Following success in New York & Los Angeles, Neil Koenigsberg’s Off The Kings Road has transferred to London for a limited run.
Recently bereaved Matt is on a trip to London (his favourite place) and has decided to stay somewhere a bit out of the way, for a change; he has big plans to take in the culture, but gets distracted along the way. Also staying in the hotel (as a “resident guest” – does that even happen anymore?) is Ellen – a widow & mad cat lady, who starts pursuing Matt almost from the moment he arrives, aided & abetted by hotel concierge Freddie. Matt remains in regular contact with his therapist in America, and also meets Russian prostitute Sheena. So far, so cliché.
It doesn’t really get better from there – nor does anything seem to happen. And not in a Pinteresque fashion, where the human psyche is explored in the most mundane, everyday context. Rather in a 90-minute, occasional chuckle, checking the time sort of way. The script feels tired, rather than fresh & original – the laughs mainly come from the acting rather than the text. We are promised a man going on a “voyage of self-discovery”, instead we see a widower taking Viagra & getting emotionally attached to a hooker.
The set certainly does remind you of a hotel room; it has been well designed by Claire Lyth. However, a lot more thought needs to go into all of the scene transitions, which are clunky to the extreme. More often than not they take far too long, and the lighting is such that the audience can see it all happening. There aren’t even any interesting musical interludes at these points – instead we hear either the sound of a car or the chimes of Big Ben (presumably, even though the Kings Road is nowhere near Parliament Square). It slows any momentum that the play attempts to build, and adds to the clock-watching moments.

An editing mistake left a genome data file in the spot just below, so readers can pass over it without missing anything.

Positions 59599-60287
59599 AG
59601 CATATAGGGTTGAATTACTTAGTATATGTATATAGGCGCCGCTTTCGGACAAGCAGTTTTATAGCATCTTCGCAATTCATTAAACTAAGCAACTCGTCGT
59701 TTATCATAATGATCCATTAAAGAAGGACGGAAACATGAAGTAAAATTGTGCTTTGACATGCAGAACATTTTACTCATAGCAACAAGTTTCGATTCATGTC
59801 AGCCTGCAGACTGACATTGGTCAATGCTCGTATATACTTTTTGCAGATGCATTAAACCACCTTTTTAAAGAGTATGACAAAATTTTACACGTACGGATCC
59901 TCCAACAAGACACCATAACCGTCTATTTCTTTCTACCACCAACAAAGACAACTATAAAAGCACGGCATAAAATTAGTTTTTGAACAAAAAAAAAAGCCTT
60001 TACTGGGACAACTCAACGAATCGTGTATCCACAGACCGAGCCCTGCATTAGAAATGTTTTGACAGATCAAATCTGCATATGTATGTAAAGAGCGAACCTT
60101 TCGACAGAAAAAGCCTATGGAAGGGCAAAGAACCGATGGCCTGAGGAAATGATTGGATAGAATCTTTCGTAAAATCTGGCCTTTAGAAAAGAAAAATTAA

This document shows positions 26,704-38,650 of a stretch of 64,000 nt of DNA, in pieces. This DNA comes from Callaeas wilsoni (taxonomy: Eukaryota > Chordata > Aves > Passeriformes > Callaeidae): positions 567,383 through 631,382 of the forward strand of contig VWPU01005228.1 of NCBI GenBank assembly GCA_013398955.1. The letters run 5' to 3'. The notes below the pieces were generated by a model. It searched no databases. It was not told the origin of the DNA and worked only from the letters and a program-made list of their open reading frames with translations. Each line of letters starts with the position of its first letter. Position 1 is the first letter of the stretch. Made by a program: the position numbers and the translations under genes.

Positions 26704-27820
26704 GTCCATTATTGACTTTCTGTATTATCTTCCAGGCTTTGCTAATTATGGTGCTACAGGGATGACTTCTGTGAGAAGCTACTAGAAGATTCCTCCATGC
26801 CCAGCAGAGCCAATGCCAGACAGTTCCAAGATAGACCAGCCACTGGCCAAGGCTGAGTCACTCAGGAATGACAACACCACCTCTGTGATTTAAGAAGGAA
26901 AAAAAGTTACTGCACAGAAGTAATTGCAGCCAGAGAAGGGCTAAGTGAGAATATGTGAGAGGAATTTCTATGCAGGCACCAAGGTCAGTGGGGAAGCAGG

The inclusion of an e-performance from Jeff Bridges has all the hallmarks of a huge gimmick, but actually these scenes end up being the best moments of the show. The concept of Bridges as Matt’s therapist Skyping him via the hotel room TV is a sound one, and provides the majority of the comedic moments. From him appearing on the screen sideways because he’s sleeping on the sofa, to his t-shirt with ‘Don’t try to harsh my mellow man’ written on it, Bridges’ turn is an unexpected highlight.
Diana Dimitrovici does well with what she’s given as Sheena, mastering her sullen, business-like nature. Freddie (Luke Pitman) is quite camp & a bit of a hygiene freak – it’s bordering on a bit of a stereotype which soon gets tiresome. Pitman is good at getting the audience laughing, though it’s more hearty chuckles than belly laughs. There’s only so much the actors can do.
Cherie Lunghi plays the crazy cat lady (Ellen Mellman) and is brilliantly barmy. Unsurprisingly, we never see her beloved Christina, however from her performance it’s no great stretch of the imagination to think of her sat in her room having in-depth conversation with a cat.
In the lead role of Matt Browne is American actor (& friend of the writer), Michael Brandon. He is solid, and does well in the therapist scenes in particular – they must be quite technical sections, having to keep on top of the timings, so it could be all too easy to miss out on the laughs or underplay the emotions. Brandon & Bridges create a bizarre but entertaining double act, injecting some much-needed fun at times.
My verdict? Not offensive, but definitely not groundbreaking either – a dull affair and a long 90 minutes.
Off The Kings Road runs at Jermyn Street Theatre until 25 June 2016. Tickets are available online and from the box office.